Guitar Ted said...

@Roasta: I looked at that, thanks for the link. I have not come across this "back angle" term before. My thought is that they are referring to how far one bends over while seated on the bike, thus they are referring to the "angle of one's back", perhaps? I infer this from the "upright" comment and "more aggressive" comments regarding the Any Road and Revolt respectively.

As for "beginners" cross bike, perhaps again- this may have something to do with the perceived relaxed angles and lower bottom brackets on these bikes? I suppose since they are not being marketed/designed as all-out cross bikes, this is where the comments come from concerning "beginners" CX rigs.

Guitar Ted said...

@RANTWICK: Names mean something to folks that are uneducated about bicycles. Names are used for marketing purposes. These are facts of our world, such as it is. In terms of what a discerning cyclist thinks, no- the name thing doesn't matter, but most folks are not at the level of geekery that many readers of this blog are at.

So, I am a mechanic at a retail bike shop. My observations tend to lead me to beleive that "names" are used as decision makers by customers. Call a bike a "mountain bike", and they immediately tune out if they do not think they will ride on a mountain. If something newer, like a fat bike, is called a snow bike, this decision becomes even more common and pronounced by customers. They don't ride in snow, so they discount the possibilities out of hand.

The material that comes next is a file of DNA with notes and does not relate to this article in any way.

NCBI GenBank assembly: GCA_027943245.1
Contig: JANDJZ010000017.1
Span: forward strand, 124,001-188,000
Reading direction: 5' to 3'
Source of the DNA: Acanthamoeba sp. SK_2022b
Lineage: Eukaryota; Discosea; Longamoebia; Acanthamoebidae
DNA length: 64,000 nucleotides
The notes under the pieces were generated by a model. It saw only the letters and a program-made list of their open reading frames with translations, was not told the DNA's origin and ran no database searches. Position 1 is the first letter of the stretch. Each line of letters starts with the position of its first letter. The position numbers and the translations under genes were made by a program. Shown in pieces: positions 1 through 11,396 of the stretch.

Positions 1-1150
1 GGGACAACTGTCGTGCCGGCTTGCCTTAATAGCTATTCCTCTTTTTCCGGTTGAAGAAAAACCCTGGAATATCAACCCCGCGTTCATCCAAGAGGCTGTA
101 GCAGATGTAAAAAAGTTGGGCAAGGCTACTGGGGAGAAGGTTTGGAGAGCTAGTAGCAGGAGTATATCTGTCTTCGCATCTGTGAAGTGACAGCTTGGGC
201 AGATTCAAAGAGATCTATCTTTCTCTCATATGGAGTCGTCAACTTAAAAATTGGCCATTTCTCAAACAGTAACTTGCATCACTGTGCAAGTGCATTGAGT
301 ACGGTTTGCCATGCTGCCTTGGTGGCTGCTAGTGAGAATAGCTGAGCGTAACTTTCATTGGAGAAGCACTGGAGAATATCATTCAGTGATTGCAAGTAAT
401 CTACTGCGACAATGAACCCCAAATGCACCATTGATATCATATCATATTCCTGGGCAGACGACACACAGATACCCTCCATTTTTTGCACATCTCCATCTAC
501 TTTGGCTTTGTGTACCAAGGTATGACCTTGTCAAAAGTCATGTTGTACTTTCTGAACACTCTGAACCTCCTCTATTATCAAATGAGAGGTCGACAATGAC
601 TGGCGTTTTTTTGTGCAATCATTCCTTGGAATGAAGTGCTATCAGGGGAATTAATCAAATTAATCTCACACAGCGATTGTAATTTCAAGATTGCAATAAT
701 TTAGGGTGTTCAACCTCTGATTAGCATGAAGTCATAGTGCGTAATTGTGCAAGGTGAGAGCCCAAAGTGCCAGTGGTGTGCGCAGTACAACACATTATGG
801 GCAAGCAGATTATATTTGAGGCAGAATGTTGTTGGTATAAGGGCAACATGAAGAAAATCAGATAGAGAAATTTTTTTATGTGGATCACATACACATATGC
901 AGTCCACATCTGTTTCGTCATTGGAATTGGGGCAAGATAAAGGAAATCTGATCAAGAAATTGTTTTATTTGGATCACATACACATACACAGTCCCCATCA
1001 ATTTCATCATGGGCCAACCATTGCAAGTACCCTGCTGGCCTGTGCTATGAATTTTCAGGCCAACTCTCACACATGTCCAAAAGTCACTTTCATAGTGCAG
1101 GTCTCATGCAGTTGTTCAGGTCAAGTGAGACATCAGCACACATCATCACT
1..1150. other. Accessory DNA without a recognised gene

Gravel bike? Gravel grinder? It doesn't mean anything to many, non-bike geeks. (And even many bike geeks don't get it.) Call it an "Any Road" bike, and the perception might be different. See?

Perception is a big deal in marketing, and therefore, so is the name. If you want to sell these types of bikes to gravel freaks only, well then carry on with the gravel grinder tag. If you believe, as I do, these are a better road bike than a racing bike, then the name needs changing.

Make sense?

MG said...

To a certain extent, I agree with you, Guitar Ted, but on the other hand, mountain bikes have been a resounding sales success in Nebraska and Iowa, despite being called mountain bikes. I don't think that, if a bike is appropriate for the terrain being ridden, somebody will, or should be turned off by it simply because the 'category' the bike falls into says 'gravel' in the name.

That's why labels are so limiting... Just call it the best bike for the conditions and get on with it! ;-)


Guitar Ted said...

@MG: I would ask you to consider if fat bikes would be as successful had everyone referred to them as snow bikes.

I would suggest that if we're being honest the answer would be no. At least, that's what my experience on a sales floor has shown me.

MG said...

To a certain extent, I might see this, but I don't think it is an apples-to-apples comparison. Fatbikes are a hard concept for a lot of folks to get their heads around, regardless of what you call them. Gravel bikes are much less of a stretch for the average cyclist to understand and embrace for their type of riding.

That's my $.02... That said, when I worked on the sales floor, fatbikes had yet to be invented... But we were already riding gravel (ironically on mountain bikes).

Happy Saturday!!